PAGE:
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Comox Valley sending two teams to world robotics championship

Left to right: Comox Valley students August McLellan, Samuel Crouch, Alex Bowman and Kate Waddell are all heading to the Vex Robotics World Championship in Louisville, Ken. next month. Bowman is pictured holding his and Waddell’s robot, Geoff. - Spencer Anderson / Echo Staff
Left to right: Comox Valley students August McLellan, Samuel Crouch, Alex Bowman and Kate Waddell are all heading to the Vex Robotics World Championship in Louisville, Ken. next month. Bowman is pictured holding his and Waddell’s robot, Geoff.
— image credit: Spencer Anderson / Echo Staff

By Spencer Anderson

Echo Staff

Two teams of local students are heading to Louisville, Ken. next month to compete for a world championship in robotics.

Team Navigate, made up of Navigate North Island Distance Education students August McClellan, Samuel Crouch and Maggie Johnson, will head to the Vex Robotics Competition, which is taking place from April 19-25.

They will be joined by Byte Me Robotics, formed by Cumberland Robotics Club founder Alex Bowman, formerly of NIDES, and Kate Waddell, also a Navigate NIDES student.

The teams were two of eight robotics clubs or programs that secured a spot in international competition during the provincial championships earlier this month.

Navigate robotics coach Stewart Savard said competing requires a huge amount of time and research for their teams, who must design, program and refine a robot for months in the lead-up to a major competition.

"These are kids who will spend 300 to 400 hours on Vex robotics this year. They make a tremendous commitment," he said.

The Comox Valley has been able to send teams to the international competition for the last four years running, Savard said. A team from Mark R. Isfeld finished 23rd overall at last year's championship, he said.

"The Valley is really quite good at this," said Savard.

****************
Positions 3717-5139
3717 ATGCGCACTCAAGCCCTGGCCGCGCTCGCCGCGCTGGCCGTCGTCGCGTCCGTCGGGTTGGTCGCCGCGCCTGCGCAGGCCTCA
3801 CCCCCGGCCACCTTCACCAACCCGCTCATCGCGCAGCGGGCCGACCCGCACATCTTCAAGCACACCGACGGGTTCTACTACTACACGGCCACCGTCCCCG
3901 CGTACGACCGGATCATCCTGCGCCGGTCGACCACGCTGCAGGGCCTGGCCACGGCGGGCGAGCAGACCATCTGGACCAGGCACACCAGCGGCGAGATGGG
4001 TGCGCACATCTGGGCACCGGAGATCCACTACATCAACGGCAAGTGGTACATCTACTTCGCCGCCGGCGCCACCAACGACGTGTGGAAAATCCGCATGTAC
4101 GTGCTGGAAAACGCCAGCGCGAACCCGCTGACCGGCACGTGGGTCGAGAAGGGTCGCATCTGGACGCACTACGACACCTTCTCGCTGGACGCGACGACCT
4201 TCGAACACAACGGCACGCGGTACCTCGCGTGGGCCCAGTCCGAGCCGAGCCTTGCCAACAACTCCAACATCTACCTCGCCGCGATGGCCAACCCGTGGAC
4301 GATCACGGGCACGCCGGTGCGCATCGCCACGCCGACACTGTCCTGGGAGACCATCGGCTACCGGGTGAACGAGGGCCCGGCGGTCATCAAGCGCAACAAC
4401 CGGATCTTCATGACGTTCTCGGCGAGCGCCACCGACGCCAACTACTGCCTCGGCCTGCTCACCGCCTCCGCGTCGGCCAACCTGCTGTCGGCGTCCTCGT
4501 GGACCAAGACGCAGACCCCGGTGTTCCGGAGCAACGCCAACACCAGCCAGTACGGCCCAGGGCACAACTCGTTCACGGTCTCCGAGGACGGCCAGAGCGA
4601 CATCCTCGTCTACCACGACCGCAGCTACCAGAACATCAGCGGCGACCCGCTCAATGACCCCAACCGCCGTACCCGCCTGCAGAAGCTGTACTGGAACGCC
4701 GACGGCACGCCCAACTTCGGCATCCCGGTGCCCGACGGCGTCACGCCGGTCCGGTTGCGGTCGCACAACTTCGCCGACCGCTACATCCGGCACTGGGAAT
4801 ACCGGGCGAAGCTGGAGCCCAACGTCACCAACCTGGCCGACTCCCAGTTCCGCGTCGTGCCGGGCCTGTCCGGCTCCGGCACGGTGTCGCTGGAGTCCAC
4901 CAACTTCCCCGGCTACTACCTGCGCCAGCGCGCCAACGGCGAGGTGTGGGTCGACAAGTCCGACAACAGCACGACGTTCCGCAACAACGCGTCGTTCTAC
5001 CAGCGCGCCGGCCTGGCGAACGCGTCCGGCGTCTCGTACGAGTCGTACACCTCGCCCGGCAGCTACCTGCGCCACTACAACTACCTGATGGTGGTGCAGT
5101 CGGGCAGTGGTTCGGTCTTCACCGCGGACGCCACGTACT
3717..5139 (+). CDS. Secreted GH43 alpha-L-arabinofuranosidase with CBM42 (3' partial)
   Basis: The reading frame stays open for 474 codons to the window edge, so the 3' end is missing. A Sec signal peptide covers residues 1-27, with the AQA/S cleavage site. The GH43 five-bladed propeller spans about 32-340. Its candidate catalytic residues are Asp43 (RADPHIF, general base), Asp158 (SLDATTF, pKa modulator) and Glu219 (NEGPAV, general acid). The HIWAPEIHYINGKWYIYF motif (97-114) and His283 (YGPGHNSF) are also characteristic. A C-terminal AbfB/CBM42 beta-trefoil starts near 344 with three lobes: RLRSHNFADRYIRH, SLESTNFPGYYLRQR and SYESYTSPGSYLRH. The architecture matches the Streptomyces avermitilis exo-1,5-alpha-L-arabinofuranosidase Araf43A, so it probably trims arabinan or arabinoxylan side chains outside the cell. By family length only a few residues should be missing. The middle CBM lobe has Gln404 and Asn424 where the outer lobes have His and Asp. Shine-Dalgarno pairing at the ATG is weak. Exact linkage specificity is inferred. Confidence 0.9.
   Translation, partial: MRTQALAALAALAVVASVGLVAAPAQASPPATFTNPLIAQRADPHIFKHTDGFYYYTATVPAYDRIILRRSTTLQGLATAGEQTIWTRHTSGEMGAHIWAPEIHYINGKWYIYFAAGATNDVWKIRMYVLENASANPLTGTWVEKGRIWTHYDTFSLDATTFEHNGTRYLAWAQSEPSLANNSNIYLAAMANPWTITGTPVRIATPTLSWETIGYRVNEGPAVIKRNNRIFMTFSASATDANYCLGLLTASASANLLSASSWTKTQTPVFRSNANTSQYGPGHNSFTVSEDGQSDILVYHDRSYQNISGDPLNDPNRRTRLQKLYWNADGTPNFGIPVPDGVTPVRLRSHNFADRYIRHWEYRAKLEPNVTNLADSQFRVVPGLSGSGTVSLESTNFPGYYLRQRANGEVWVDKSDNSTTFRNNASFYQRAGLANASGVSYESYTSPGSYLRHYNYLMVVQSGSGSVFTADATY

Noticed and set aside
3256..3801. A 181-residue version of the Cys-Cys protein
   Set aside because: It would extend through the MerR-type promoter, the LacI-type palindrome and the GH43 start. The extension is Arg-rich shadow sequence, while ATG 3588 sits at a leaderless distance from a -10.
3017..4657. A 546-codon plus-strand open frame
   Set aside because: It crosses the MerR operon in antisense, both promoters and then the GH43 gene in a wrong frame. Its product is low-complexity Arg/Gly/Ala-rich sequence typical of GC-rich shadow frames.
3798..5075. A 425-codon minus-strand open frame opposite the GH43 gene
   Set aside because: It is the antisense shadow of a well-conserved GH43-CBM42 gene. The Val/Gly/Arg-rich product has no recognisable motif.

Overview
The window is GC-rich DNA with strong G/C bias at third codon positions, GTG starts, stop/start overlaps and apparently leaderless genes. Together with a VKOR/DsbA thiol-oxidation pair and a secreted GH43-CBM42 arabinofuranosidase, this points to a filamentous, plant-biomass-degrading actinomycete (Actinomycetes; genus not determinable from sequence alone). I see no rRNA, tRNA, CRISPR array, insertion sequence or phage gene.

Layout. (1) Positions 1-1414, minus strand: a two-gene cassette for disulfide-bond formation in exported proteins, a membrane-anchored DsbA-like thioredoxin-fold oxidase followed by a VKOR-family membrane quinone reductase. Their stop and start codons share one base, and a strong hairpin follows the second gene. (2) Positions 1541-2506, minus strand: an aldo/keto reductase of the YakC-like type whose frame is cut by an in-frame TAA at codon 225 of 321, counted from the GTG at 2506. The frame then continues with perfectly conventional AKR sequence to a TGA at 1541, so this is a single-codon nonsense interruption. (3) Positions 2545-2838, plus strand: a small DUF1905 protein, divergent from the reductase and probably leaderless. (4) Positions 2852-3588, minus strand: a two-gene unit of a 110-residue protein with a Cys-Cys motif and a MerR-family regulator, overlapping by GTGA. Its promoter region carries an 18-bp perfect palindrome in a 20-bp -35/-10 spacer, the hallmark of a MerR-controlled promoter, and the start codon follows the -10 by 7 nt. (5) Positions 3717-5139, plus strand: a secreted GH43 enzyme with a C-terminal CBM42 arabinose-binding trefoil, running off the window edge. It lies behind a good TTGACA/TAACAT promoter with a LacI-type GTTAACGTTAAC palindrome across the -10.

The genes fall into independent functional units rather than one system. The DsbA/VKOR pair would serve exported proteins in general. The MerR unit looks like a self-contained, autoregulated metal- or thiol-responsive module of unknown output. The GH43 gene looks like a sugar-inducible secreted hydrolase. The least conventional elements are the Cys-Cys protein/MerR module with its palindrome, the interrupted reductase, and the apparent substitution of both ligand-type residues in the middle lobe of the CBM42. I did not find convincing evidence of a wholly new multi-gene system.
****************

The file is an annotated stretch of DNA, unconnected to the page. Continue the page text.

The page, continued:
Bowman is attending the competition for the first and last time – he is set to graduate this spring – but is excited to take part.

Bowman takes his classes from home so that he can spend more time honing his robot, which he has named 'Geoff.' He usually takes two to three hours a day to tweak the machine.

Each team can come up with their own design, but robots have to be capped at a certain size and use the same base components.

Bowman has streamed the competition live for the last two years and said he's eager to check out the competition.

"It's always fascinating to see what other people come up with," he said.

This year's competition will be based on the game 'Starstruck,' which features two teams of two robots on opposite sides of a wall in an arena setting. Each team must use their bots to lift, launch or push cubes or star-shaped objects across the other side to score points.

Although hundreds of teams of high school students from across the world are taking part, the annual competition frequently features B.C. teams.

"We punch above our weight," said Lance Balcom, executive director of the Pacific Youth Robotics Society, which organizes provincial robotics competitions.

Balcom said the Navigate NIDES robotics program is among "the most technologically literate" schools outside the Lower Mainland.

Because Bowman and Waddell's team is independent, they are fundraising to help pay for the trip. Anyone interested in supporting the team can visit their page at www.gofundme.com/bytemerobotics.

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